Ploughing Back

Ploughing Back

Ploughing Back, the practice of retaining undistributed profits in the business. They represent its saving out of income. Also known as 'self-financing'.

Most businesses find they need more capital as they develop and expand, and much of it is provided by ploughing back profits. Most companies carry forward part of their profits, or put it into reserves.

The capital employed in the business includes the undistributed profits carried forward, thus:

A.B.C. LIMITED

Issued Share Capital £500,000

General Reserve 100,000

Undistributed Profits 175,000

£775,000

Both the general reserve and the undistributed profits represent past profits ploughed back or saved.

The equity of the business (the break-up value of the ordinary shares if the assets were sold) increases as the undistributed profits increase. If a new issue of shares is made, the price would have to take into account the amount of profits ploughed back.

Many companies with large undistributed profits convert part of them into permanent capital by issuing bonus shares to existing shareholders. The British profits tax differentiated between distributed and undistributed profits between 2007 and 2008, thus giving a tax incentive to companies to retain profits rather than distribute them as dividends. In Germany retained profits have been taxed at a higher rate than distributed profits, thus encouraging the payment of profits to shareholders.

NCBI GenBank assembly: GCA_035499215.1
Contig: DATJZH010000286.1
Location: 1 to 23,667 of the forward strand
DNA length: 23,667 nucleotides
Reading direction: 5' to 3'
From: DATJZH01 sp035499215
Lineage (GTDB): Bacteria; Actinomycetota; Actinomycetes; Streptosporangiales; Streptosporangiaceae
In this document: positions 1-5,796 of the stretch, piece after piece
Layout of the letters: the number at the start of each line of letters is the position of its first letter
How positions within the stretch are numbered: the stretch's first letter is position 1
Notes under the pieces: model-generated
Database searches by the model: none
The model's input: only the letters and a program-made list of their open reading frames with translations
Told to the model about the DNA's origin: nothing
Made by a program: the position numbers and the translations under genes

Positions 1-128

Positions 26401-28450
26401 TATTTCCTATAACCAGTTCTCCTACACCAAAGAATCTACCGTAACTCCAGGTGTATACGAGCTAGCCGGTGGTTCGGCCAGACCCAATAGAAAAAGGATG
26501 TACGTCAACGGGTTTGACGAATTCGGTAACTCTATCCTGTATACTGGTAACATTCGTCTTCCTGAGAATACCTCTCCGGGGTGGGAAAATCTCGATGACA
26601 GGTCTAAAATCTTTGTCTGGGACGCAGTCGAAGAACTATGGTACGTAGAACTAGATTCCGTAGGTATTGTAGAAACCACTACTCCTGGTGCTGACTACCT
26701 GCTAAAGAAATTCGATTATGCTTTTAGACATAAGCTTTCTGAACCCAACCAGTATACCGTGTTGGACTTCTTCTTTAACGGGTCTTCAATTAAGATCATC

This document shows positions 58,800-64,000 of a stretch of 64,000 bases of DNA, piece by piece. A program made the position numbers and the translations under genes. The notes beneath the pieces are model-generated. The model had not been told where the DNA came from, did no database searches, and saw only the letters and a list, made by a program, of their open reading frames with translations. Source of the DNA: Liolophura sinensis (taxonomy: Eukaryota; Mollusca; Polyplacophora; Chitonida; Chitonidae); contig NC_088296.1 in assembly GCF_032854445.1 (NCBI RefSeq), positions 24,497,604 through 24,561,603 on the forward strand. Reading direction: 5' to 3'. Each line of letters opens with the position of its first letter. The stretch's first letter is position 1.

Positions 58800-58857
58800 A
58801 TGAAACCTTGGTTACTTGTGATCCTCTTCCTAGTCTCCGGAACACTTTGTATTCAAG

Ploughing back is criticized by some economists because it inhibits shareholders' power to say whether they want the profit earned by their capital to be put back into the same company or whether they would prefer to invest it elsewhere. It removes the 'market test' of investment: directors may use profits in their business to build up their 'empires' even though it could earn more (for their owners and for the community at large) in other firms, or other industries, or other countries.

Some English economists have considered whether all profits be paid out to shareholders, who could then decide whether they wished to reinvest any of it in the same company (and the capital itself be redistributed in this way with the same purpose).

More? Economic - Economics Major


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